Florida Supreme Court will hear truck crash case centered on dash cam evidence

October 16, 2019

Tyson Fisher

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Three months after a Florida state court of appeals asked the state Supreme Court to consider including video evidence when considering to dismiss a case, the high court has agreed to hear the case. The case involves a dash cam that backs up a trucker’s recollection of events of a fatal crash.

On Tuesday, Oct. 15, the Florida Supreme Court accepted jurisdiction over the Wilsonart v. Lopez case. The lawsuit stems from a fatal crash involving one of Wilsonart’s trucks.

In July, the Fifth District Court of Appeals reversed a trial court’s decision exonerating a trucker for a fatal crash. The trial court relied on dash cam video evidence when making the decision. However, the appellate court ruled that current standards do not allow video evidence, no matter how compelling, to be a deciding factor when awarding summary judgment.

In its opinion, the appellate court submitted the following question to the high court:

“Should there be an exception to the present summary judgment standards that are applied by state courts in Florida that would allow for the entry of final summary judgment in favor of the moving party when the movant’s video evidence completely negates or refutes any conflicting evidence presented by the nonmoving party in opposition to the summary judgment motion and there is no evidence or suggestion that the videotape evidence has been altered or doctored?”

On Tuesday, the Florida Supreme Court agreed to hear the case based on that question. In their briefs, both parties are to address the question.

Conflicting statements

The case goes back to January 2017, when Samuel Rosario was driving his 2015 Freightliner for Temple, Texas-based Wilsonart on U.S. 192 in Osceola County, Fla. According to the complaint, Rosario’s negligent driving caused Jon Lopez to slam his pickup truck into the tractor-trailer. Lopez died from his injuries.

One eyewitness said that Rosario had suddenly changed lanes just before the crash. This led to swerving from the center lane to the left lane. An expert concluded that part of the Freightliner was in the right lane when the crash occurred. This conclusion was based in part by the lone witness’s testimony.

However, dash cam video evidence suggests a different story.

Rosario testified he was traveling in the center eastbound lane and began to slow down as he approached an intersection. It was then when he felt an impact to the rear of the Freightliner.

Rosario said he was coming close to a full stop with his wheels straight with the intent to drive straight forward. Forward-facing dash cam video shows the Freightliner in the center and gradually coming to a stop at a red light when it experienced an impact, forcing it to veer left and striking the car in front of it.

Attorneys claimed that because Lopez rear-ended the Freightliner, the pickup truck driver is presumed negligent under state law. Furthermore, video evidence corroborates Rosario’s account of events while contradicting the one eyewitness account. Consequently, the trial court dismissed the case based on the convincing video evidence. An appeal followed.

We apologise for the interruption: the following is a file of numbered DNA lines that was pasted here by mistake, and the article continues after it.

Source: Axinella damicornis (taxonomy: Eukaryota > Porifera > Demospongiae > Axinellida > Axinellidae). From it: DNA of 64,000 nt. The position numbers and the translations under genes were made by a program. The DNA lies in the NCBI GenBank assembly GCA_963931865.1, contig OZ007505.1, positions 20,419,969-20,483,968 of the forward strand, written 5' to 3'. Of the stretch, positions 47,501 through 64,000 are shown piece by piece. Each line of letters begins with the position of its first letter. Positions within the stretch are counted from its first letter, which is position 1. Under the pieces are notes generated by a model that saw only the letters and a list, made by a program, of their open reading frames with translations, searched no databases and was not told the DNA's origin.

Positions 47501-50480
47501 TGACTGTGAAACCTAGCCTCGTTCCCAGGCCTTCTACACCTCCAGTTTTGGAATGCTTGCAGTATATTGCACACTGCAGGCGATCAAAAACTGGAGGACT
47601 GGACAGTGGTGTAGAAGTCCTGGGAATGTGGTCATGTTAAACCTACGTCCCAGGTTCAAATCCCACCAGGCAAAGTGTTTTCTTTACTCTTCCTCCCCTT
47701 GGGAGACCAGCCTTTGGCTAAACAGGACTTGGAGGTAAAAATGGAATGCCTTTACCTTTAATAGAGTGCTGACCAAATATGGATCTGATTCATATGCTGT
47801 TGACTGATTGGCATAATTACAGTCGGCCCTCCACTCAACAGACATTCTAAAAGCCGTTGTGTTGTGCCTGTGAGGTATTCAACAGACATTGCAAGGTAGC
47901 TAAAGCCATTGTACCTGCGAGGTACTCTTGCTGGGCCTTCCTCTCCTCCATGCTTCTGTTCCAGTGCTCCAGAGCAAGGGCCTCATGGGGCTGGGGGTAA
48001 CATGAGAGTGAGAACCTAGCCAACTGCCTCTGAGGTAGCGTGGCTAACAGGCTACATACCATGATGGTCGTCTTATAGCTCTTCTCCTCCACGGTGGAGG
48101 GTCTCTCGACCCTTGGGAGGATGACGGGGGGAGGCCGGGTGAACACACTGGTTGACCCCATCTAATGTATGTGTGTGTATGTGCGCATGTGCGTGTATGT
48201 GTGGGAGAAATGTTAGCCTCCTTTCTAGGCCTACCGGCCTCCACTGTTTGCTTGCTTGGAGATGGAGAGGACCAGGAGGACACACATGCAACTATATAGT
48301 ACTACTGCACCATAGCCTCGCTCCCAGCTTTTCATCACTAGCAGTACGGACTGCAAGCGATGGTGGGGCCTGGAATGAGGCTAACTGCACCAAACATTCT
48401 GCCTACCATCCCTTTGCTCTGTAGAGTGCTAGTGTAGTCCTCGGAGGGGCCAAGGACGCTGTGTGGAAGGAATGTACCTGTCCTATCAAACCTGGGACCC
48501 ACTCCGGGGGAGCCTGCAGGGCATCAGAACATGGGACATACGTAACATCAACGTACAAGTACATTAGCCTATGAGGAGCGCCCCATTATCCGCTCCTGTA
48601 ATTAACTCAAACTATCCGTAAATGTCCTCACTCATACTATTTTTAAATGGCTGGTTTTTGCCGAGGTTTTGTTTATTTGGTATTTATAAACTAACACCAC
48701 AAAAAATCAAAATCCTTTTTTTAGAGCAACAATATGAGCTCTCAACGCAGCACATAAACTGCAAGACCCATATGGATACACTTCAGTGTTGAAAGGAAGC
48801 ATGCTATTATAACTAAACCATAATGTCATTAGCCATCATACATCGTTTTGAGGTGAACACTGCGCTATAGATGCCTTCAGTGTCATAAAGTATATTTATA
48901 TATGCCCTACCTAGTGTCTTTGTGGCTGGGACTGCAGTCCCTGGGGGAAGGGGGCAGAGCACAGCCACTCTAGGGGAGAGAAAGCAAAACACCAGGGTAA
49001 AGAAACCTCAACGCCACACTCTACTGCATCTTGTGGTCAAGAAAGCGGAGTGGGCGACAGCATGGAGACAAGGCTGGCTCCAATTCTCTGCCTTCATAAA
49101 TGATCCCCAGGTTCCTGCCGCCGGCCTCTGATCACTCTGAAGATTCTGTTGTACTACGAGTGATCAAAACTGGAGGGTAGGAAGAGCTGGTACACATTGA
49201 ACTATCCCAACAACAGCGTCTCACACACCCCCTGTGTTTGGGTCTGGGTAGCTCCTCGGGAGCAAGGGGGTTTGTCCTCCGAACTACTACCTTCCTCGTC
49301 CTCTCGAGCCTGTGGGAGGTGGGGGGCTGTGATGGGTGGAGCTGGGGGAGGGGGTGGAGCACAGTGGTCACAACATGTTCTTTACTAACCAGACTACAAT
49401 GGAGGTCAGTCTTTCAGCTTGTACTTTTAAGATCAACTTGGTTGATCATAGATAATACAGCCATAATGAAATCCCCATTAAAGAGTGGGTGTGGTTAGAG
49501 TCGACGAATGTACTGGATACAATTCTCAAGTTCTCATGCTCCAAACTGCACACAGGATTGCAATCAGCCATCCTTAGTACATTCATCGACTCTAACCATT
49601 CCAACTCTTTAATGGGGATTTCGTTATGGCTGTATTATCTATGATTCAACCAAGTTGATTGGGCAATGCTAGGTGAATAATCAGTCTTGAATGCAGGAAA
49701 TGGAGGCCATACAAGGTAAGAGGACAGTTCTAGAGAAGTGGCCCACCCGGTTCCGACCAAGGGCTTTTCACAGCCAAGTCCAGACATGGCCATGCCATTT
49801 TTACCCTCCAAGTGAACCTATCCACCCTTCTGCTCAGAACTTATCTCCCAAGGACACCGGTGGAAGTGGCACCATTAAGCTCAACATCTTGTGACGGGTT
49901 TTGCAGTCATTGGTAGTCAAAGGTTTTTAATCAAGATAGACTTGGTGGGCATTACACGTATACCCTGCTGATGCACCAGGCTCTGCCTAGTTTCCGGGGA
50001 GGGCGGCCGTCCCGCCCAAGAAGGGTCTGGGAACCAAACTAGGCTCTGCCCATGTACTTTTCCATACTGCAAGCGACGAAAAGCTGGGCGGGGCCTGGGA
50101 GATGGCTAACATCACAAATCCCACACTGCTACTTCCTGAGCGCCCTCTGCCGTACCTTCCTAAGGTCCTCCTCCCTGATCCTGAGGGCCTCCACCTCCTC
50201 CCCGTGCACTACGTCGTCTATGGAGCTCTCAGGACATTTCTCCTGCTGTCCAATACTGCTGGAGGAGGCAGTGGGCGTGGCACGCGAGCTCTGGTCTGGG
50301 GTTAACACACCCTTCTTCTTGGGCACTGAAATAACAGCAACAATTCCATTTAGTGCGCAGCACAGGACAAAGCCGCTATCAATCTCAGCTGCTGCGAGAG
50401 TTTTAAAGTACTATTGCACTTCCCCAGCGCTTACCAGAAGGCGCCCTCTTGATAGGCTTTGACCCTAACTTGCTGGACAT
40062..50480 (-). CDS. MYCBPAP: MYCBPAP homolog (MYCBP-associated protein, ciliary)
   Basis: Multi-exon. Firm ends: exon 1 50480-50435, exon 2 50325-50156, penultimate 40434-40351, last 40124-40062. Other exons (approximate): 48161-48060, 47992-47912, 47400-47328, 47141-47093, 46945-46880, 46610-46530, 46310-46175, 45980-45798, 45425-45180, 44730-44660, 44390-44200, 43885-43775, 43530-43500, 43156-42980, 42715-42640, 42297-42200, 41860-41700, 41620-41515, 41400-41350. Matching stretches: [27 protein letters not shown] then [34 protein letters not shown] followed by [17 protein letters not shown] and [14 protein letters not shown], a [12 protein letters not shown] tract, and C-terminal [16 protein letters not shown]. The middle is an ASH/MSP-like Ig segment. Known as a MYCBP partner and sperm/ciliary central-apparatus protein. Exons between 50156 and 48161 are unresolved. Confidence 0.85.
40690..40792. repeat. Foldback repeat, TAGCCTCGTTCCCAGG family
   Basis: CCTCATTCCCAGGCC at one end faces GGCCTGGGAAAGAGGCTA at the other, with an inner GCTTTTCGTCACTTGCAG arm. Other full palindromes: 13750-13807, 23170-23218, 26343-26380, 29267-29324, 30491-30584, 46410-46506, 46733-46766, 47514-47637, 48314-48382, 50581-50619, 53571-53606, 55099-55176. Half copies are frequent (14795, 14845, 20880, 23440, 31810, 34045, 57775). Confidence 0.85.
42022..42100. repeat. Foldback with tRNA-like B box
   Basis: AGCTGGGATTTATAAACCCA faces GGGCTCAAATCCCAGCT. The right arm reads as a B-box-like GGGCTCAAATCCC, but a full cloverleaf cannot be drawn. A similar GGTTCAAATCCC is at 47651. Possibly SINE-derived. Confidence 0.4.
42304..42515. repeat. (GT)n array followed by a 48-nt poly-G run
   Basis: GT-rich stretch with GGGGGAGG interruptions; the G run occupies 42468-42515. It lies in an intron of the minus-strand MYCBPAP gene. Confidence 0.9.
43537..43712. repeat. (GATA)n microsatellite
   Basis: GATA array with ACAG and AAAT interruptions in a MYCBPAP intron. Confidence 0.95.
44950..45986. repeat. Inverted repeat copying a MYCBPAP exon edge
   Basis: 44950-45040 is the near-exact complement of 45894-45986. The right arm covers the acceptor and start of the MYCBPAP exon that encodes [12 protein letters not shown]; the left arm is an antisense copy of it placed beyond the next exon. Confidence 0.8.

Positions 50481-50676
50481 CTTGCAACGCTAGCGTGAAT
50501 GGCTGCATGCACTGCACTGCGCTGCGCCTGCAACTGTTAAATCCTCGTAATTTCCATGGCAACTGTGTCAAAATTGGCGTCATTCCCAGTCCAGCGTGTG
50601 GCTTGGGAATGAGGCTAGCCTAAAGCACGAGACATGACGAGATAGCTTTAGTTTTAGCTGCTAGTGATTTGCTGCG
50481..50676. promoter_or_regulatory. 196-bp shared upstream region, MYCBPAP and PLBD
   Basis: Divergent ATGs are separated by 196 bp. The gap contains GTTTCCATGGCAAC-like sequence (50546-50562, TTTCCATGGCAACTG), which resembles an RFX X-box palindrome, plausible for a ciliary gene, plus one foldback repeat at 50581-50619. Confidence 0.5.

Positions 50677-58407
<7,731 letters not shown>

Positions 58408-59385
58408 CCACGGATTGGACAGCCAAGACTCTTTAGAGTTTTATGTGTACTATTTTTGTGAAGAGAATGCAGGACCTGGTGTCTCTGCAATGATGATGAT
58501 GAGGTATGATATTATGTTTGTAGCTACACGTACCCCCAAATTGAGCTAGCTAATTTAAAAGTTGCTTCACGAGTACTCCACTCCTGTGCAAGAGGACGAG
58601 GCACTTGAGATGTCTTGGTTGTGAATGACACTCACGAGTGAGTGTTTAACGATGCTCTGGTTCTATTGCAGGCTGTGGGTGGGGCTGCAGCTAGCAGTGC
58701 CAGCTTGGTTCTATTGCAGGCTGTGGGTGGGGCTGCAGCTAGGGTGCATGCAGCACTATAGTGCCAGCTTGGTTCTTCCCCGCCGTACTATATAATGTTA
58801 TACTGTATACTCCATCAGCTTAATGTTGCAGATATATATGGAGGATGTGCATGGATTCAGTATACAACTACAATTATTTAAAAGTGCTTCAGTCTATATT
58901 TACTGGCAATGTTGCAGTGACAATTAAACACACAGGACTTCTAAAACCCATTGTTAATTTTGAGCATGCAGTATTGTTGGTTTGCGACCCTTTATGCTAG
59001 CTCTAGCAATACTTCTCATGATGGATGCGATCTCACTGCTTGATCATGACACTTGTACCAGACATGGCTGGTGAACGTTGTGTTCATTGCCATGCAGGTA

Dash cam convincing, but not enough

In its opinion, the appellate court ruled that the trial court’s dismissal was incorrect “when it concluded that the video evidence ‘blatantly contradicts the eye witness testimony and the opinion of plaintiff’s expert.’”

Supporting the ruling, the appellate court pointed out that attorneys for Wilsonart and Rosari relied on two cases that did in fact show that “clear, objective, neutral video evidence” can be contradictory to the point of rendering the opposing party’s evidence incompetent. However, in neither of those cases does video evidence grant summary judgment.

According to the opinion, Florida has a more restrictive standard for summary judgment. More specifically, a court cannot decide the credibility of a witness or consider the weight of conflicting evidence.

Regardless of how convincing the dash cam video evidence can be, it is up to a jury, not a judge, to determine how much weight it holds when determining who is at fault in this case.

“Here, the video evidence showing Rosario’s driving pattern is both compelling that appellees were not negligent and directly contradictory to the estate’s evidence in opposition to the summary judgment motion,” the appellate court ruled. “However, in the event this case survives appellees’ inevitable motion for directed verdict at trial, then it would be the jury’s job to assess the credibility of the estate’s witnesses as to the cause of the accident and to weigh and compare appellees’ conflicting evidence, including the videotape.”

But the appellate did not leave the case at that. In the opinion, the appellate panel submitted the above certified question to the Florida Supreme Court. The appellate court concluded that technological advances have increased “the likelihood of video and digital evidence being more frequently used in both trial and pretrial proceeding.”

Now, the Supreme Court will decide whether or not to update summary judgment procedures. If it does, the original dismissal from the trial court is likely to stand. If not, the appellate court decision stands and the case will go back to the trial court for further proceedings.

No matter what happens, the dash cam video can be used in future court proceedings, including a trial. At the moment, dash cam video evidence cannot justify dismissing a case without a trial.

Tyson Fisher

Tyson Fisher joined Land Line Magazine in March 2014. An award-winning journalist and tireless researcher, his news reports, features and blogs bring depth to our editorial content, backed with solid detail. Tyson is a lifelong Kansas Citian.